Several state-run Chinese banks and other multinational companies neared an agreement to invest about $10 billion to build railroads, harbors and houses in North Korea following their negotiations with Pyongyang's official Korea Taepung International Investment Group, according to Seoul's Yonhap news agency.
More than 60 percent of the $10 billion investment would come from the Chinese banks, Yonhap reported citing an unidentified source it described as knowledgeable about the situation at the North Korean investment agency.
The investors and the North's State Development Bank plan to sign the deal next month, Yonhap said. The news agency didn't identify the investors.
Calls to Beijing's Finance Ministry rang unanswered on Monday, a national holiday in China. South Korea's main spy agency, however, dismissed as "not true" the Yonhap report.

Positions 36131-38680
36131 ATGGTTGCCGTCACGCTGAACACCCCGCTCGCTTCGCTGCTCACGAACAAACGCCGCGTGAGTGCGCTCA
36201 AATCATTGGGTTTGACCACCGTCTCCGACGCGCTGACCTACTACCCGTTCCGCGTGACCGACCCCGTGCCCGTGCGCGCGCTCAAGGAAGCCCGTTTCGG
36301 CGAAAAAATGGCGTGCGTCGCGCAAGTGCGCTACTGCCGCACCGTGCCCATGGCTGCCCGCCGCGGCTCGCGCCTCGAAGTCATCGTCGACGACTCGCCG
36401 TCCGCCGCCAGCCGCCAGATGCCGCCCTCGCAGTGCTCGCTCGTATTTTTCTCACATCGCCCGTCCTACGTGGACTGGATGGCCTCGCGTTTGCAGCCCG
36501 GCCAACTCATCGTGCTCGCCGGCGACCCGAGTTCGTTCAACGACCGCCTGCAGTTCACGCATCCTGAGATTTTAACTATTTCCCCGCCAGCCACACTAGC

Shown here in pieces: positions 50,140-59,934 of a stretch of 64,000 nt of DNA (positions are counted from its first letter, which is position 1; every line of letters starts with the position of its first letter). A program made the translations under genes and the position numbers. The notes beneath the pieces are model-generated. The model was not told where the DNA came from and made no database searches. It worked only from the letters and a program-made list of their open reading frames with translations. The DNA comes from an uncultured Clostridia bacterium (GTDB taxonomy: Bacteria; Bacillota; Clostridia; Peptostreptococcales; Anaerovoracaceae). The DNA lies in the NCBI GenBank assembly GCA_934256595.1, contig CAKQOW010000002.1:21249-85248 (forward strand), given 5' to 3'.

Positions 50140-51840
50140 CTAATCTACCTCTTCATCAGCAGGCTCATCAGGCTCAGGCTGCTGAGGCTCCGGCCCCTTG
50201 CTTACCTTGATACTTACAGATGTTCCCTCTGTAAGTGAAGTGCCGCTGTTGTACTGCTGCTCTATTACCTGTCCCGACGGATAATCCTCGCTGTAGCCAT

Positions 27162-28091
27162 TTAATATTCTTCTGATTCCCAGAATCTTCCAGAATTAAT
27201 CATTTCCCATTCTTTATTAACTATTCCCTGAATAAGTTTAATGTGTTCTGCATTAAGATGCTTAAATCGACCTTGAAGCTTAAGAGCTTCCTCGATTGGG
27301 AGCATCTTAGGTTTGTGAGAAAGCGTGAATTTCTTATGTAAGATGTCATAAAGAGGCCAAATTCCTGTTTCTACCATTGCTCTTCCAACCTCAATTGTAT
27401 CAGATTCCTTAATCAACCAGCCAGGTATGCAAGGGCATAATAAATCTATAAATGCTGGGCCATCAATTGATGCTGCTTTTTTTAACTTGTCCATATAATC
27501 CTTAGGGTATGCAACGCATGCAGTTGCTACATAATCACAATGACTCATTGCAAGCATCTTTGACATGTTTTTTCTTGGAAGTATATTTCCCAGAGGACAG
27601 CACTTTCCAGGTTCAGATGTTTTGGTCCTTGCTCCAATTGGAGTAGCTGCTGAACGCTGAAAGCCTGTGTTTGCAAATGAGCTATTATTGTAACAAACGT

"We see the report on the $10 billion investment as 'not true,'" said a spokesman at the National Intelligence Service on customary condition of anonymity, citing protocol. He provided no further details.
The Unification Ministry and Finance Ministry in Seoul said they could not immediately confirm the report.
China, the North's key ally and biggest aid provider, is widely seen as the country with the most clout with Pyongyang. Its influence is seen as key to getting North Korea to return to the six-party talks involving the two Koreas, the U.S., China, Russia and Japan.
North Korea quit the talks and conducted a second atomic test last year, inviting tighter U.N. sanctions. The regime has called for a lifting of the sanctions and peace talks formally ending the 1950-53 Korean War before it returns to the disarmament talks. The U.S., South Korea and Japan have responded the North must first return to the negotiations and produce progress in denuclearization.